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grand mal

[gran mahl, -mal, grand; French grahn mal] /ˈgræn ˈmɑl, -ˈmæl, ˈgrænd; French grɑ̃ ˈmal/
noun, Pathology
1.
See under epilepsy.
Origin
1875-1880
1875-80; < French: great ailment, epilepsy

epilepsy

[ep-uh-lep-see] /ˈɛp əˌlɛp si/
noun, Pathology
1.
a disorder of the nervous system, characterized either by mild, episodic loss of attention or sleepiness (petit mal) or by severe convulsions with loss of consciousness (grand mal)
Origin
1570-80; < Late Latin epilēpsia < Greek epilēpsía epileptic seizure, equivalent to epílēpt(os) suffering from epilepsy (verbid of epilambánein to get hold of, attack; epi- epi- + lambánein to seize) + -ia -y3, with ti > si
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Based on the Random House Dictionary, © Random House, Inc. 2014.
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British Dictionary definitions for grand mal

grand mal

/ɡrɒn mæl; French ɡrɑ̃ mal/
noun
1.
a form of epilepsy characterized by loss of consciousness for up to five minutes and violent convulsions Compare petit mal
Word Origin
French: great illness

epilepsy

/ˈɛpɪˌlɛpsɪ/
noun
1.
a disorder of the central nervous system characterized by periodic loss of consciousness with or without convulsions. In some cases it is due to brain damage but in others the cause is unknown See also grand mal, petit mal
Word Origin
C16: from Late Latin epilēpsia, from Greek, from epilambanein to attack, seize, from lambanein to take
Collins English Dictionary - Complete & Unabridged 2012 Digital Edition
© William Collins Sons & Co. Ltd. 1979, 1986 © HarperCollins
Publishers 1998, 2000, 2003, 2005, 2006, 2007, 2009, 2012
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Word Origin and History for grand mal

"convulsive epilepsy" (with loss of consciousness), 1842, from French grand mal, literally "great sickness" (see grand (adj.)). Opposed to petit mal "absence seizure."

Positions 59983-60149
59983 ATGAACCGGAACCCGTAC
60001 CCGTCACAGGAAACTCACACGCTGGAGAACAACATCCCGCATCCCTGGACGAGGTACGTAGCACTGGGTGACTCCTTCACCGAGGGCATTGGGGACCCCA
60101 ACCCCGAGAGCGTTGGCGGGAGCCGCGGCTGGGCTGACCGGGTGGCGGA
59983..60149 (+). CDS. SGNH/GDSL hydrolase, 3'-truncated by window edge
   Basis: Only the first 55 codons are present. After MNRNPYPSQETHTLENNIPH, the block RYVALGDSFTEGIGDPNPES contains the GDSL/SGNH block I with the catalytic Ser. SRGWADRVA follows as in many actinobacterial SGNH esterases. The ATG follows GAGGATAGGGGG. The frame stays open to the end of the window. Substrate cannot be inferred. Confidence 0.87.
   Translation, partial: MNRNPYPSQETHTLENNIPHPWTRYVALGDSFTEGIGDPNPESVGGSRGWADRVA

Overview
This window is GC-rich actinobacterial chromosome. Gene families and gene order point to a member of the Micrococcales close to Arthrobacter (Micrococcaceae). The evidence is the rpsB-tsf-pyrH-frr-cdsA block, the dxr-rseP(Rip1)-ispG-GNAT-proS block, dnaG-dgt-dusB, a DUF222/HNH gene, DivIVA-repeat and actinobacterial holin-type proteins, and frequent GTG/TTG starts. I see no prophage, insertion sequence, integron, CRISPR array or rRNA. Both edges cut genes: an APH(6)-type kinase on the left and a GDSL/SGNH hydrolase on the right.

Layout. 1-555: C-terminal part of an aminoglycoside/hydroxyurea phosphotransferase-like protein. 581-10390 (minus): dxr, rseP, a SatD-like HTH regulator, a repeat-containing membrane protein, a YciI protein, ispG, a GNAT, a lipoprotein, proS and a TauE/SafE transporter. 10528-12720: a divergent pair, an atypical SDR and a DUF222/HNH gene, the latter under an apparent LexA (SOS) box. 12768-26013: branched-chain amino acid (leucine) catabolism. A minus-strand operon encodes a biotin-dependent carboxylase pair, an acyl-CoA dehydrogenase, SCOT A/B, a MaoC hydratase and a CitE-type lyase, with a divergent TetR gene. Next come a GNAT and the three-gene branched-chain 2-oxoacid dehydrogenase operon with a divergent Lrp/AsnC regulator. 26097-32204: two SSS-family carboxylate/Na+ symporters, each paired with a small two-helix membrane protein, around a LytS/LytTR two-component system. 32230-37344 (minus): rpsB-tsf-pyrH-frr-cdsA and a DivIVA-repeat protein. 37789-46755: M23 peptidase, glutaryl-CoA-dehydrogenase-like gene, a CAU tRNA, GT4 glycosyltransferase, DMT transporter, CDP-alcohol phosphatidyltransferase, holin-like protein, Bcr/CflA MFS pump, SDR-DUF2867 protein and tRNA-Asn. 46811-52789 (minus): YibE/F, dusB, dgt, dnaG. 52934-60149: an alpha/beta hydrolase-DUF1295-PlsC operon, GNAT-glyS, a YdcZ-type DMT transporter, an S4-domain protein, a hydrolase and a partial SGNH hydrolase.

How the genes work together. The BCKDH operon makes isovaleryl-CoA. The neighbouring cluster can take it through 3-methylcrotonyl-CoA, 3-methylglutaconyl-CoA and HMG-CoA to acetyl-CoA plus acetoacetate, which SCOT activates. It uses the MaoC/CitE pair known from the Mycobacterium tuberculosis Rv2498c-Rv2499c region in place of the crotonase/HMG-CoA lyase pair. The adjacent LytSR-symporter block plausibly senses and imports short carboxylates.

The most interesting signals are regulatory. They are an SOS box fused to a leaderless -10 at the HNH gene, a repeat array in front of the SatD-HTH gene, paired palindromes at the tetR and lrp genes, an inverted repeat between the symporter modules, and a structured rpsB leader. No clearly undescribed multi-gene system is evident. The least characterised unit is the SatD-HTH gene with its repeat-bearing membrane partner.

epilepsy

n.

1570s, from Middle French epilepsie (16c.), from Late Latin epilepsia, from Greek epilepsia "seizure," from epi "upon" (see epi-) + lepsis "seizure," from leps-, future stem of lambanein "take hold of, grasp" (see analemma).

Earlier was epilencie (late 14c.), from Middle French epilence, with form influenced by pestilence. The native name was falling sickness.

Online Etymology Dictionary, © 2010 Douglas Harper
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grand mal in Medicine

epilepsy ep·i·lep·sy (ěp'ə-lěp'sē)
n.
Any of various neurological disorders characterized by sudden, recurring attacks of motor, sensory, or psychic malfunction with or without loss of consciousness or convulsive seizures.

grand mal (grānd' mäl', māl')
n.
A severe epilepsy characterized by seizures involving spasms and by the loss of consciousness. Also called generalized epilepsy, generalized tonic-clonic epilepsy, generalized tonic-clonic seizure, grand mal epilepsy, idiopathic epilepsy, major epilepsy.

The American Heritage® Stedman's Medical Dictionary
Copyright © 2002, 2001, 1995 by Houghton Mifflin Company. Published by Houghton Mifflin Company.
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grand mal in Science
epilepsy
  (ěp'ə-lěp'sē)   
Any of various neurological disorders characterized by recurrent seizures. Epilepsy is caused by abnormal electrical activity in the brain.
The American Heritage® Science Dictionary
Copyright © 2002. Published by Houghton Mifflin. All rights reserved.
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grand mal in Culture
epilepsy [(ep-uh-lep-see)]

A disorder of the brain characterized by sudden, recurring attacks of abnormal brain function, often resulting in convulsions or seizures. The seizures associated with epilepsy can sometimes be controlled by medication.

The American Heritage® New Dictionary of Cultural Literacy, Third Edition
Copyright © 2005 by Houghton Mifflin Company.
Published by Houghton Mifflin Company. All rights reserved.
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